After this transaction, SOLVAY will offer a range of high performance and engineering polymers with sales of about EUR 700 million in 2000, produced at 11 sites in Europe and the US. In most market segments, SOLVAY will be able to provide customers a better geographic reach, an improved technical service and a larger choice of products and solutions.

Polypropylene business

BP is the world's third largest producer of polypropylene (including its share to come from the dissolution of its Appryl joint venture with Atofina, and the equity share of the ARCO PP joint venture with Itochu in California) with production totaling almost 2.3 million tons per year from sites in the Grangemouth, Scotland (270 kta); Lavera, France (140kta); Geel, Belgium (500kta); Chocolate Bayou, Texas (900Kta) Cedar Bayou, Texas (300kta) and Carson, California (165 Kta).

SOLVAY is currently the world's twelfth largest polypropylene producer, with production at three sites: Lillo, Belgium (130kta); Sarralbe, France (270kta); and Deer Park, Texas (380kta).

After this transaction, BP would operate 3.1 million tons/year of polypropylene production at 9 sites.

High-Density polyethylene business

SOLVAY produces a total of around 1.5 million tonnes of HDPE per year, making it the world's fifth largest producer of the polymer. It produces HDPE at five sites around the world: Lillo, Belgium (165kta); Sarralbe, France (165kta); Rosignano, Italy (190kta); Deer Park, Texas (880kta) and Santo Andre, Brazil (70kta).

In Europe, BP produces HDPE at Grangemouth, Scotland (290kta with another 185kta onstream in February 2001) and Lavera, France (225kta). BP's existing joint venture HDPE production in Indonesia, Malaysia and the Philippines will not be contributed to the joint ventures. BP will continue to operate its own low and linear low density polyethylene business. This comprises LLDPE at Grangemouth Scotland (300kta), LDPE at Wilton, England (90kta) and a LDPE plant (350kta) and a LLDPE plant (220kta) contained within the Erdoelchemie joint venture (50/50 with Bayer).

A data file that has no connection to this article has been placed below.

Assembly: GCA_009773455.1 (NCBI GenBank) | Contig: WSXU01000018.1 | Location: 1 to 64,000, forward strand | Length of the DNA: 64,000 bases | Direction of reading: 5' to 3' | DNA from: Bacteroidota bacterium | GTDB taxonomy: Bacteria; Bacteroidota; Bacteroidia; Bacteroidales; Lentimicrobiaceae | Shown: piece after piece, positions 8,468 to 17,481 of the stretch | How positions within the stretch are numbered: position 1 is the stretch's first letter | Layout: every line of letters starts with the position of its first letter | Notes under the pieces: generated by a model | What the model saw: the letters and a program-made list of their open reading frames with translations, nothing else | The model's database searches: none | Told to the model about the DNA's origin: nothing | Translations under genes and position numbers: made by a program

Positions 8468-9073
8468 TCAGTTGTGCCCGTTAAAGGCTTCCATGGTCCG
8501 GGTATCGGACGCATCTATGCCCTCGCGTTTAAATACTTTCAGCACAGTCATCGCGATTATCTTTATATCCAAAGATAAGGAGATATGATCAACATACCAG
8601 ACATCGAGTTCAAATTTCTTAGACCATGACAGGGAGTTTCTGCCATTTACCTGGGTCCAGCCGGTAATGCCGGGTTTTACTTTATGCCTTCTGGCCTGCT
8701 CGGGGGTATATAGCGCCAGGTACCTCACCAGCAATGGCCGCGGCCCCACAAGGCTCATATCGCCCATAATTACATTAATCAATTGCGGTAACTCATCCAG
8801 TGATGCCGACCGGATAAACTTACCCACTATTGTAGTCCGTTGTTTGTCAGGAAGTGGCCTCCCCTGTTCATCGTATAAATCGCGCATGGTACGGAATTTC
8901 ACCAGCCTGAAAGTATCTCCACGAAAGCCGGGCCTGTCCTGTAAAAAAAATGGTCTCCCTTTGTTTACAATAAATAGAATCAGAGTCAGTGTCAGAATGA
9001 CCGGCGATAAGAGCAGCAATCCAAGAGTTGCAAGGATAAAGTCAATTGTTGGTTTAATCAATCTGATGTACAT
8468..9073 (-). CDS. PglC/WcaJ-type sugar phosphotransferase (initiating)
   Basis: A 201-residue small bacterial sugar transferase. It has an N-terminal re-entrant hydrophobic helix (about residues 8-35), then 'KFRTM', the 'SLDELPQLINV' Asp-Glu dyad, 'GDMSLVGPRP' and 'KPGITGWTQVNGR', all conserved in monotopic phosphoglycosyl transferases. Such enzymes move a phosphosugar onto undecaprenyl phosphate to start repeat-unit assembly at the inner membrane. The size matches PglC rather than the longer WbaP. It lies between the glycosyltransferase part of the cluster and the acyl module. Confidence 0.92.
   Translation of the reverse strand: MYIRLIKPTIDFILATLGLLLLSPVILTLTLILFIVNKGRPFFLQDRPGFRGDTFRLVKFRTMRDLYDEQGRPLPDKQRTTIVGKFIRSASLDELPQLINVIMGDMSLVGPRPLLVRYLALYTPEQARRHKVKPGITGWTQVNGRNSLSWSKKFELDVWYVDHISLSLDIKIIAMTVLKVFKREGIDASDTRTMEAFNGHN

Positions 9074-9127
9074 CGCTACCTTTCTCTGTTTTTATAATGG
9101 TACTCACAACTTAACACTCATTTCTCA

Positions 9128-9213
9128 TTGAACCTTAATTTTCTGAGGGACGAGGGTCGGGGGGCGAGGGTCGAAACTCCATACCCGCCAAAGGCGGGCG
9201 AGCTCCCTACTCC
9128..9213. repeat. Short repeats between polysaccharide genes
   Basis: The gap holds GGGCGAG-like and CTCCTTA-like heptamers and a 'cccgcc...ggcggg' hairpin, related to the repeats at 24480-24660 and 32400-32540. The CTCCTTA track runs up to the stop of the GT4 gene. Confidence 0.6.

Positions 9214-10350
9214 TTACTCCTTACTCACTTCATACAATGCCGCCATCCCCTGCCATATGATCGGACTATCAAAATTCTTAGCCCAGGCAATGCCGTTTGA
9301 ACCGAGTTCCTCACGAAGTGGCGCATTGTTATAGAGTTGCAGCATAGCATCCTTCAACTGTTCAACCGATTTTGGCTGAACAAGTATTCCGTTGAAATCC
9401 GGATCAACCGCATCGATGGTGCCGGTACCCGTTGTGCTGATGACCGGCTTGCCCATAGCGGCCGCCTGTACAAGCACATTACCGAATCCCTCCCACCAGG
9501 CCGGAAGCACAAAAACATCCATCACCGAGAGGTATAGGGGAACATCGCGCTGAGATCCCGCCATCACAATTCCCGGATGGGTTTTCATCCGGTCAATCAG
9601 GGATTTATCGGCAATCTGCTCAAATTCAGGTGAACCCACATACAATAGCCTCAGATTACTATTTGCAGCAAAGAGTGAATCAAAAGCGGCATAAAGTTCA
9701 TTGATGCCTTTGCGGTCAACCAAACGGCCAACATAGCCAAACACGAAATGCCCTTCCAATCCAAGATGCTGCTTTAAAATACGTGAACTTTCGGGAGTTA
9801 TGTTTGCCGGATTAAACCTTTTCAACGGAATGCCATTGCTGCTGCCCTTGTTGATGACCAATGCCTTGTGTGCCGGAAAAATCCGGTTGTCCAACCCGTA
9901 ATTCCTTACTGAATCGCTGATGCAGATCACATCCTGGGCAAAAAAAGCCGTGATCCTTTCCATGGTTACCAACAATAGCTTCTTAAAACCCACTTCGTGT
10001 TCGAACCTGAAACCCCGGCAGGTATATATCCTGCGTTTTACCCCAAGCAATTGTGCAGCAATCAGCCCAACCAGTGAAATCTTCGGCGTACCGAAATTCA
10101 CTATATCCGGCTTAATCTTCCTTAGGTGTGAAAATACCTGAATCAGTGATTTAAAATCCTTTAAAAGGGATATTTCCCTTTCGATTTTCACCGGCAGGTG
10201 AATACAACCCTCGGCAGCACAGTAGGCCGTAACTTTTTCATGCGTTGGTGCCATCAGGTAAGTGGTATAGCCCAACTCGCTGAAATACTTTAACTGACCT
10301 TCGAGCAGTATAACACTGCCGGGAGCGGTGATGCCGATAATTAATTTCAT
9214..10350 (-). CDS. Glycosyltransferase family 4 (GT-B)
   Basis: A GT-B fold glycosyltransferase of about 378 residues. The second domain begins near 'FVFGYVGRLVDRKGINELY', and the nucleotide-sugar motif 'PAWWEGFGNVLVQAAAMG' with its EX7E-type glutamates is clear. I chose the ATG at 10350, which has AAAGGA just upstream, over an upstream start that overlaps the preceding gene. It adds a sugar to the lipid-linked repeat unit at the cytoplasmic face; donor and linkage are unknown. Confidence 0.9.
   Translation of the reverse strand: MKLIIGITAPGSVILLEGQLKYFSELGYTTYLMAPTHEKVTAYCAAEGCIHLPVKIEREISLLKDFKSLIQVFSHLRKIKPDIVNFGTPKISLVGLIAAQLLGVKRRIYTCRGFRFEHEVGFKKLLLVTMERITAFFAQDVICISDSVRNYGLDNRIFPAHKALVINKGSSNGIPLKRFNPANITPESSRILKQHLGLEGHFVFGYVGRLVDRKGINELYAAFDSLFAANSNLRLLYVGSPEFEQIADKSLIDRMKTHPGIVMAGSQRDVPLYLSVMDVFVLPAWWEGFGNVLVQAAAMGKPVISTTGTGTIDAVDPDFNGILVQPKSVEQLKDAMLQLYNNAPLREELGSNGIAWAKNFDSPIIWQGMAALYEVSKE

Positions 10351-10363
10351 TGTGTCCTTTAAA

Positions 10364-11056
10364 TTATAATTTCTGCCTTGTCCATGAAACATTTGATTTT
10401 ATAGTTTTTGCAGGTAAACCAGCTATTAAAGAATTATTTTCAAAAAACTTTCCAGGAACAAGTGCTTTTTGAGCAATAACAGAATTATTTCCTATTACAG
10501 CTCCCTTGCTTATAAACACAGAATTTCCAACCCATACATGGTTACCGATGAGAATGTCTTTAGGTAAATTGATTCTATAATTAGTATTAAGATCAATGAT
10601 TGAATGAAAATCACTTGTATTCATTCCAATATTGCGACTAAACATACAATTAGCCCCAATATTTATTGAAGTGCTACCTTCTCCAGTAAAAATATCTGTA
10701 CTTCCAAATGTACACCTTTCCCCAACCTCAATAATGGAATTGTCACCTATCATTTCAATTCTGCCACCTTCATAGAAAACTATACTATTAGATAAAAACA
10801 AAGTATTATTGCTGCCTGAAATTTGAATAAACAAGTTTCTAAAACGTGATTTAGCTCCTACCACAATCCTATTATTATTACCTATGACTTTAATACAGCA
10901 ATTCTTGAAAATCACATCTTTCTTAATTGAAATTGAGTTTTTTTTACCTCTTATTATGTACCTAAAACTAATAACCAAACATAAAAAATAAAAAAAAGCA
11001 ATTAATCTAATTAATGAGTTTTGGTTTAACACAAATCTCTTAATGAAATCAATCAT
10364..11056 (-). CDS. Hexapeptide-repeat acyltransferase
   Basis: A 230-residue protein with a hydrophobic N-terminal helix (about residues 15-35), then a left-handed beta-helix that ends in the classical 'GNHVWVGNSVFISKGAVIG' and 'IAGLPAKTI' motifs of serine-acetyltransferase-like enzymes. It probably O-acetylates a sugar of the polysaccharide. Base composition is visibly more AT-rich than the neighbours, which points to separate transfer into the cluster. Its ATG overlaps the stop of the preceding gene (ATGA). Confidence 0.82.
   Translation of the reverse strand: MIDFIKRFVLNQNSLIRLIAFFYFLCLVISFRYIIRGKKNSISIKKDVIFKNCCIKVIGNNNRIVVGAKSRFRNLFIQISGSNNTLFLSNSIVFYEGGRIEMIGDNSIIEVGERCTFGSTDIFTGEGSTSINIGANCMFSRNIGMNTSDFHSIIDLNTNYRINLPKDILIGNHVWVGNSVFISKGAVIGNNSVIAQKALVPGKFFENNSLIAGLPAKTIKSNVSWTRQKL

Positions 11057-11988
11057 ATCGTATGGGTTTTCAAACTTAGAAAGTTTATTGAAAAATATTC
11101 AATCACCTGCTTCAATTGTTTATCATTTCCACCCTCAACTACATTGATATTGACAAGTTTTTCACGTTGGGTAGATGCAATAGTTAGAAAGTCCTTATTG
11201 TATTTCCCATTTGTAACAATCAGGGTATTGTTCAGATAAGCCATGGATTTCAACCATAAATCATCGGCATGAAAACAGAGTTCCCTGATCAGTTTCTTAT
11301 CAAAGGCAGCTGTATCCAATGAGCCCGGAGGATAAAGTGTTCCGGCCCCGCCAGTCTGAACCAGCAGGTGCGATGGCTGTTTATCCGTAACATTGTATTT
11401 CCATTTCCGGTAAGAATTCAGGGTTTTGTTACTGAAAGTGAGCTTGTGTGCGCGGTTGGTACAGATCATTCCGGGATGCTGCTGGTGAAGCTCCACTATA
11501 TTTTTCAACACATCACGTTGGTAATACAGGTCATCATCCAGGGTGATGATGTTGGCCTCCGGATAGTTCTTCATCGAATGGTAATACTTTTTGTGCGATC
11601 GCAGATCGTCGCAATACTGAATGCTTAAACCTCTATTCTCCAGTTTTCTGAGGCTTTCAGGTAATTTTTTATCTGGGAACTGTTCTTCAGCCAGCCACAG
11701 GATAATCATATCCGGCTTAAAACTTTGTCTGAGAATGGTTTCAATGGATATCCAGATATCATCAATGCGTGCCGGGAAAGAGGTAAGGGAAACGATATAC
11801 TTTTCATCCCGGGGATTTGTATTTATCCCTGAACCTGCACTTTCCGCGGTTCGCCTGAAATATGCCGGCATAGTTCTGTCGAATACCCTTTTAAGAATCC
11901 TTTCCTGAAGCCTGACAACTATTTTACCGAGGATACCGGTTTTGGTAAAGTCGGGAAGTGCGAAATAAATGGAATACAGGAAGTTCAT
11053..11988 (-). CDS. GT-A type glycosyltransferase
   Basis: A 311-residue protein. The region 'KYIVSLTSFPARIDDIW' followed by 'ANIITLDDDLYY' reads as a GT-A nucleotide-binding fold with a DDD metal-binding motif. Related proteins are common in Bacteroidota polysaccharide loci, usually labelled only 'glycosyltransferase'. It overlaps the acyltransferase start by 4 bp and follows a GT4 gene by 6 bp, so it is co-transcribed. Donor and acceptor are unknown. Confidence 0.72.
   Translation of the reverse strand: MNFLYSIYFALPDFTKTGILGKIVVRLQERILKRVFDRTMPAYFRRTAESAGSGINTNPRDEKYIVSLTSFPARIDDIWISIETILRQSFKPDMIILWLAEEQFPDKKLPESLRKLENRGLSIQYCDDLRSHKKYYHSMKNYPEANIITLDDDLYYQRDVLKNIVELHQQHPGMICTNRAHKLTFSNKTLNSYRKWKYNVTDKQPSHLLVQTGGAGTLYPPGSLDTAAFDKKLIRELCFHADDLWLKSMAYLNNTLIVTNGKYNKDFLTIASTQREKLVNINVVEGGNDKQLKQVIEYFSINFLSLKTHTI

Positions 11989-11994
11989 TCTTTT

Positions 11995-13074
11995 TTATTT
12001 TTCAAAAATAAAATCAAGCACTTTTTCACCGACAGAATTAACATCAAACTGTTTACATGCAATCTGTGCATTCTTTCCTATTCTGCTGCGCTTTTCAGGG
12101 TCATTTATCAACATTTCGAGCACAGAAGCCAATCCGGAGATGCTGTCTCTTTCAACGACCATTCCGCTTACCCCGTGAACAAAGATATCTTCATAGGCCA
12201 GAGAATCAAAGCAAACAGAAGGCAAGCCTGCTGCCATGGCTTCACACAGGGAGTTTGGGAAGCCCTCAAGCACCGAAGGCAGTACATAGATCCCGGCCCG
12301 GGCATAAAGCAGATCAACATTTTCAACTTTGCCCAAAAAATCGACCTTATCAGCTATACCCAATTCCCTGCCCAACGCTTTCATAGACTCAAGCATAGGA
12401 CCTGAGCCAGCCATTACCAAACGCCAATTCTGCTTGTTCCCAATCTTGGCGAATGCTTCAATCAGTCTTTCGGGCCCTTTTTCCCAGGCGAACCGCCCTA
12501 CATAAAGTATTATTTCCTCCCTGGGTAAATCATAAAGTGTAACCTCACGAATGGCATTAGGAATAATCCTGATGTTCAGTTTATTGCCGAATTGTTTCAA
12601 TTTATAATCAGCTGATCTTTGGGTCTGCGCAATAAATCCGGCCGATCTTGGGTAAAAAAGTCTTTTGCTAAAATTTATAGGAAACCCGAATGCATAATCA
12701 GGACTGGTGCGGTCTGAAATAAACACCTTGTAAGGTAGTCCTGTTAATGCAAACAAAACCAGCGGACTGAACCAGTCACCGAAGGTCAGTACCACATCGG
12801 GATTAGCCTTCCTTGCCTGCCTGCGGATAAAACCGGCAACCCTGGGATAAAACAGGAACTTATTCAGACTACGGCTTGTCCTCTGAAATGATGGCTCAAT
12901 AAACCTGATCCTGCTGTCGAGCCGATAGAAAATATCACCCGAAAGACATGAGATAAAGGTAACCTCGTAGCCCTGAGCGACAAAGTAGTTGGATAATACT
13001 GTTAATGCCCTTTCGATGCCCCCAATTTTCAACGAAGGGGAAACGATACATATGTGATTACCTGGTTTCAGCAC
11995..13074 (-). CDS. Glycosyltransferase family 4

After this transaction, the HDPE joint ventures would have a total capacity of 2.2 million tons/year with 7 production sites.

ARCO Polypropylene, LLC 

(BP   18 April 2000 )

BP Amoco combination with ARCO expands BP Amoco's Polypropylene capacity

BP Amoco announced today that, as a result of its combination with ARCO, the company will assume two thirds ownership in ARCO Polypropylene, LLC, a joint venture between ARCO and the Itochu Corporation of Japan.

The joint venture consists of a recently constructed 200,000 tonne per year polypropylene plant in Carson, California. The plant started producing polypropylene in December 1999. The joint venture's initial focus is the West Coast and export customers.

"We look forward to assuming our position as majority shareholder in ARCO Polypropylene, LLC, and to working with our partner in the venture to determine how to maximise synergies among ARCO Polypropylene, LLC and BP Amoco's leading worldwide polypropylene position," said Mike Graff, BP Amoco polypropylene business unit leader.

Polypropylene is used in a wide array of products such as appliances, automotive parts, carpeting and packaging. BP Amoco is one of the world's largest polypropylene producers with 2,000,000 tonnes per year of capacity.

Amoco is a world-wide producer and marketer of oil, natural gas, petroleum products, chemicals and solar power. The London-based company had 1999 revenues of approximately US $100 billion.